Raising livestock requires a significant investment of money and labor. The loss of a farm animal means not only losing the time and resources invested in the animal but also any potential return on your investment. To protect your farm in the event of an unexpected loss, you should have livestock mortality insurance.
What Does Livestock Mortality Insurance Cover?
A basic livestock mortality insurance policy covers animal deaths due to common causes, such as natural disasters and accidents. Most policies cover the cost of replacing the animal, as well as lost income due to the loss of the animal.
Situations covered by most policies include:
- Floods, storms or earthquakes
- Fires and explosions
- Accidents that occur in transit or while loading or unloading livestock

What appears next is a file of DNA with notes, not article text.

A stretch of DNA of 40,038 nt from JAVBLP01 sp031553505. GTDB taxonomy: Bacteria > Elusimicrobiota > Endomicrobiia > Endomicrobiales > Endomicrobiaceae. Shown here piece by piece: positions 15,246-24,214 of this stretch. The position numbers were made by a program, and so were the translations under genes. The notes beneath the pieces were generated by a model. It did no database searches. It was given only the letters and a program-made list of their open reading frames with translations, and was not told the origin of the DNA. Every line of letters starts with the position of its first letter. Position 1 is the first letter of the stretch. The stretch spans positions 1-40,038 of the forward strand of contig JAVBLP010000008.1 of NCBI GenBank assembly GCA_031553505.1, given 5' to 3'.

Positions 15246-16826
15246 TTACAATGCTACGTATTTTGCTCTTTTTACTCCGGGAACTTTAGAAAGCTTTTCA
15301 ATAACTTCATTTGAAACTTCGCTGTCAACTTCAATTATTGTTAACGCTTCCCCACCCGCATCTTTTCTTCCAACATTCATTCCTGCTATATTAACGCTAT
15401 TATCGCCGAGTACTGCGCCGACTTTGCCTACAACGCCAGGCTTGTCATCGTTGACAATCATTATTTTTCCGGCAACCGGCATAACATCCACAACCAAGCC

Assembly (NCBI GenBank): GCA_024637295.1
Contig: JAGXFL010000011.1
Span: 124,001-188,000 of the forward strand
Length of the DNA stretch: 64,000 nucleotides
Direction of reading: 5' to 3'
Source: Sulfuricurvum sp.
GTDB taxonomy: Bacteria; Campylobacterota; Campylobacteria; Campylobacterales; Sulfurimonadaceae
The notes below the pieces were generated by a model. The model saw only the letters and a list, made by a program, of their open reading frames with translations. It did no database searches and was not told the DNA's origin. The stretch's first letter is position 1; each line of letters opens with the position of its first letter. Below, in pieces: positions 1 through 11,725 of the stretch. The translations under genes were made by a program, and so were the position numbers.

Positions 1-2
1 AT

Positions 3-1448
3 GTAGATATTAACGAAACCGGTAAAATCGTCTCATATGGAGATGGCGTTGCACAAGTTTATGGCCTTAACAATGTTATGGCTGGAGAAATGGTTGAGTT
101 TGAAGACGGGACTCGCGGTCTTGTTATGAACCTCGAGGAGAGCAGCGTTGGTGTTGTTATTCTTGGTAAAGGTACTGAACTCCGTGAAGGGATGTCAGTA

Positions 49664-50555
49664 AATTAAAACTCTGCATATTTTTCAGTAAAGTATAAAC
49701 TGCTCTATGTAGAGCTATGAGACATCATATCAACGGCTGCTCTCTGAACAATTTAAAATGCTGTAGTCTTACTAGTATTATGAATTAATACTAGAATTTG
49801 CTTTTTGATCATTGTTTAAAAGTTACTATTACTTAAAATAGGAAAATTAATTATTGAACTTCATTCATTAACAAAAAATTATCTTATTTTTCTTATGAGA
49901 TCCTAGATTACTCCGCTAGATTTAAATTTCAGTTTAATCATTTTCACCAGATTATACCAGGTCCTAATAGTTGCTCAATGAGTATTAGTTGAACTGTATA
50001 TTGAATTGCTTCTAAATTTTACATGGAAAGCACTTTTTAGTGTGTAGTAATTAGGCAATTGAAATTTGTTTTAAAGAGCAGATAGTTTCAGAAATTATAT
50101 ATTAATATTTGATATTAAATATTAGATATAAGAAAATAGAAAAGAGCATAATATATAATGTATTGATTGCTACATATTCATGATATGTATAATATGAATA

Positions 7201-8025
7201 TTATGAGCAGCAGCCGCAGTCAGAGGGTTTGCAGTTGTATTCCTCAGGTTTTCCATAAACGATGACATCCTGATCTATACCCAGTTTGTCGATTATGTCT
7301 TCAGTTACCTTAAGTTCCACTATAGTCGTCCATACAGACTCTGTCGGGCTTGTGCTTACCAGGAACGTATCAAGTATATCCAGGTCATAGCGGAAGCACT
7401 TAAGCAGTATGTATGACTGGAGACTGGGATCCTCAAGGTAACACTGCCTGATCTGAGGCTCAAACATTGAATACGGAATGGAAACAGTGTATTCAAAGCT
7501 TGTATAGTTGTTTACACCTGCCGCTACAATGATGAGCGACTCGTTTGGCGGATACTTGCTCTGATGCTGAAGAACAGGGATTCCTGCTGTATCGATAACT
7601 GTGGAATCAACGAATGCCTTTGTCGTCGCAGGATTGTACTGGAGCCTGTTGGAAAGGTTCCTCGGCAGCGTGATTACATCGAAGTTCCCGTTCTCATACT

- Vehicle collisions
You can generally purchase endorsements for additional risks, such as drowning, animal attacks and accidental shooting. Insurance normally does not cover deaths resulting from illness or old age, but you may be able to upgrade your policy to include them.
Does Livestock Mortality Insurance Cover Theft?
Livestock mortality insurance covers theft; this coverage may be part of the standard policy or an additional endorsement. Even without evidence of the animal’s death, the policy covers loss as a result of theft.
What Doesn’t Livestock Mortality Insurance Cover?
If you or one of your employees accidentally shoots an animal, livestock insurance will not cover it, even if you have accidental shooting coverage. Insurance will not cover an animal that is killed by another animal, such as a dog, that you own.
What Animals Are Eligible for Mortality Insurance?
You can purchase livestock mortality coverage for healthy farm animals, including cattle, horses, sheep, goats, swine, emus, ostriches, llamas and alpacas. Some policies will not approve coverage for older animals.
Your animals are your livelihood. It is important to have livestock mortality coverage so that your business doesn’t suffer in the event of an accident or natural disaster.